Donating is key part of faith and worship during the month of Ramadan. Each donation during this period represents, a prayer, an emotion, memory of a deceased loved one or simple sacrifice of personal funds – this is why, when some charities are not able to give a satisfactory answer – it hurts.
Muslim Charities in the last 20 years have become large with millions at their disposals. Stories of high salaries and high spend on marketing with few bad stories of mismanagement of funds or safeguarding issues damages the reputation of the whole sector. The question of overhead and value for more becomes more pressing.
During the Covid crisis in 2020, I analysed the accounts of 20 large Muslim charities to assess their financial health. This provided a glimpse of the charity sector finances of the 20 Muslim charities.
they raised around £225m of which around £80m raised in Ramadan
Payroll – £40m with 1300 employed with many self-employed
Charities had £107m in cash at year-end
When considering the question of overheads, donors should look out for the following in the charity accounts:
1. How much is being spent to raise funds and is this disclosed properly?
Although this makes donations increase in size and helps charities contribute more to their causes, a high spend with little returns may suggest waste of funds.
My analysis of the 20 large charity showed on average the cost of fundraising was around 17% of the total funds raised – each £1 spent was raising £6.
My analysis noted some did not disclose fundraising costs at all, despite these charities raising millions each year. It costs to reach donors, especially when you have employed fundraisers, adverts on TV and social media, poster, and leaflet campaigns and call centres – this all adds up.
When a charity does not disclose its costs of fundraising costs, these costs are then showing as part of charitable costs – money spent on actual causes. This maybe driven by the desire to show 100% donations (or close to it).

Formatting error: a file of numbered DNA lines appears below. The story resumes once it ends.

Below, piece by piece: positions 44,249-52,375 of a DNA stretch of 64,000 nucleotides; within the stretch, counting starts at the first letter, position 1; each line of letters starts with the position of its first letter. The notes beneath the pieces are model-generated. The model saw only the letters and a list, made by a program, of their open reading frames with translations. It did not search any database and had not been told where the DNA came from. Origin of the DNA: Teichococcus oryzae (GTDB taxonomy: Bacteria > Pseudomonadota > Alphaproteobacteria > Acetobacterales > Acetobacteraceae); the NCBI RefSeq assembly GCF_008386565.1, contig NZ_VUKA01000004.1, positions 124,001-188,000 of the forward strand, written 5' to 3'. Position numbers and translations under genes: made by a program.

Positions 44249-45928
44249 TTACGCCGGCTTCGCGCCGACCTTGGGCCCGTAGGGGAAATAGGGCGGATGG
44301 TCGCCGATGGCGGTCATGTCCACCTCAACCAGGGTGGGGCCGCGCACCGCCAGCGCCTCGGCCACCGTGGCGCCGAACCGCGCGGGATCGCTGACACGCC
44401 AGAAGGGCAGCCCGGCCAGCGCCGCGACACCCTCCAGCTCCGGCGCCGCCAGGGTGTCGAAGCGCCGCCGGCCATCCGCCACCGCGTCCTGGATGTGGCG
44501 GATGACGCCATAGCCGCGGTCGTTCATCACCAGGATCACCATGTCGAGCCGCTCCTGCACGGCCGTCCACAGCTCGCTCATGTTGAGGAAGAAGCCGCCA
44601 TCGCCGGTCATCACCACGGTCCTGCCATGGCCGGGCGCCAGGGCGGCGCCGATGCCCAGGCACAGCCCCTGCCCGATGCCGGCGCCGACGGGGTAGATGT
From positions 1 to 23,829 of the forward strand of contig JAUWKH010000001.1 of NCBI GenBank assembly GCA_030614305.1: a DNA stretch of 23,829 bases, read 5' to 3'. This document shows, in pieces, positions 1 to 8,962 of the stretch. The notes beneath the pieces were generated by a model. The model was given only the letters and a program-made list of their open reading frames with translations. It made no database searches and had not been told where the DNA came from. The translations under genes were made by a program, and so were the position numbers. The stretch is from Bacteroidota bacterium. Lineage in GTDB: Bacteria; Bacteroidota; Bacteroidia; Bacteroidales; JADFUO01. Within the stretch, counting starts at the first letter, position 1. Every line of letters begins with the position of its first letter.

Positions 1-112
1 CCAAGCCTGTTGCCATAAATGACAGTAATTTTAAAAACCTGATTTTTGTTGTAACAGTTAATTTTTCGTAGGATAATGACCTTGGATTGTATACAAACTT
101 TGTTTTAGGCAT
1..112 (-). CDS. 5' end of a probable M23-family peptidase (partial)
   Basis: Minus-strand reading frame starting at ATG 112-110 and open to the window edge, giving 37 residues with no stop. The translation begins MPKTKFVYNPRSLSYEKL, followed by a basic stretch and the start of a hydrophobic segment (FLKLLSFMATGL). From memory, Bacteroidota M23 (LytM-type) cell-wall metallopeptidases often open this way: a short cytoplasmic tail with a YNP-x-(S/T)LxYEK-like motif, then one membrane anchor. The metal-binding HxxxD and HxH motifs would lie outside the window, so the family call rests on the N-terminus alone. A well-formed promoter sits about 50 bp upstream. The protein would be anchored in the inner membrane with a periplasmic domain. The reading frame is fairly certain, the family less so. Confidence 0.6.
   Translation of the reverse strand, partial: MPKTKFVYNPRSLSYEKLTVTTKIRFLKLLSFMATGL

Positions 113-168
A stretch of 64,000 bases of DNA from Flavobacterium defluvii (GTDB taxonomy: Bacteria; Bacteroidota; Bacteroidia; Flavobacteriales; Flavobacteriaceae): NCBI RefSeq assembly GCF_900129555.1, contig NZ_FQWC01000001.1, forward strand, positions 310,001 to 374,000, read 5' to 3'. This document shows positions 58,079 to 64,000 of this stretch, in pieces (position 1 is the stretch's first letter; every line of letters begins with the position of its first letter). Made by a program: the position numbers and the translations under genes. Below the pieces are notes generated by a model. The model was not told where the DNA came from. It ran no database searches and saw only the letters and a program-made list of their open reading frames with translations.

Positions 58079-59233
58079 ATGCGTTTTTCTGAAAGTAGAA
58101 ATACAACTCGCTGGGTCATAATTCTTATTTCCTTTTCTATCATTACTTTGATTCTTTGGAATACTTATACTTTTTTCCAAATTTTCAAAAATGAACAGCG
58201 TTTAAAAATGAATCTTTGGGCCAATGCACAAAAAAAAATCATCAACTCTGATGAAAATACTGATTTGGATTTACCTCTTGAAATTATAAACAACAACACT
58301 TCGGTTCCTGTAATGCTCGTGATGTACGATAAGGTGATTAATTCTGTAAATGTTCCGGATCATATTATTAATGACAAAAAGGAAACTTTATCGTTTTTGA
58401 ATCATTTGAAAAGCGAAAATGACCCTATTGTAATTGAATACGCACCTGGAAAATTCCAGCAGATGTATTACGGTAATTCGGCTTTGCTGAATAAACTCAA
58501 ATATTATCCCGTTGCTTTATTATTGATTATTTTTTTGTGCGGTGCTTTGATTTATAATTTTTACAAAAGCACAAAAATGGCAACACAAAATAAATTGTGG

Online fundraising, TV adverts, fundraising consultants and call centres, all focused on raising money from the public demand’s significant resources. A charity that uses such methods to fund raise can expect to raise £4 for every £1 spent. As a result fundraising costs can be around of 25%, if not more. This is supported by my analysis of the 20 charities – four charities had cost of fundraising around that level.
However many charities do better and these costs can be from around 15% depending on the fund raising model employed by the charity, its established brand and following.
2. How is charitable spend incurred?
If this is incurred through third party organisations abroad, then the real overhead incurred abroad is not disclosed in the charity accounts – this sits with the third-party organisation. The charities are required to disclose these third party partners and how much grants are paid to them.
A good and effective overseas operation that is planned and delivered properly will have indirect overheads of 5% to 10% of the total spend in the country. Some countries are more costly than others for delivering relief projects. Overheads lower than 5% may indicate cutting of corners or some exceptional circumstances.
3. How much is being spent on support costs and what is included?
The Charity Commission requires all charities to disclose their support costs in their annual accounts. These are indirect costs that are incurred when delivering projects.
For an International relief charity, this should represent the general back-office costs (i.e. finance, HR, facilities and IT costs) that support fundraising and charitable activities. For an International relief charity this can range between 5% and 12% of total income.
The larger the charity, the smaller the percentage due to economies of scale. This does not mean a large charity becomes better at managing support costs – they should be measured against a similar size charity.
4. What is the salary ratio to income?
All charities are required to disclose their payroll costs in their accounts. During my analysis of the 20 Muslim charities, I noticed the overall ratio of payroll cost to total income to be around 11% of the total income. All charities are required to disclose staff on salaries (including benefits) higher than £60,000.
A lower ratio may indicate many workers on consultancy contracts and costs hidden within fundraising and charitable costs.
If a charity runs its own field offices, then the salary of such office staff should also be disclosed in this note. However, if the charity model is such that the projects are delivered through a third-party Partner which is often the case, then the salary costs of the field office are hidden within the Partners accounts only.
My Analysis showed that Muslim charities generally need to improve the information they disclose in their annual accounts – these should not be just marketing documents but a mechanism to satisfy the donors with many genuine questions and concerns.
Muslim charities appeal using faith values and the very same values require transparency, better accountability and that the donations are spent wisely and effectively.
Nasir Rafiq is the founder and director of Dua Governance Chartered Accountants and Business Advisors – He is a widely experienced Fellow Chartered Accountant and a charity finance specialist.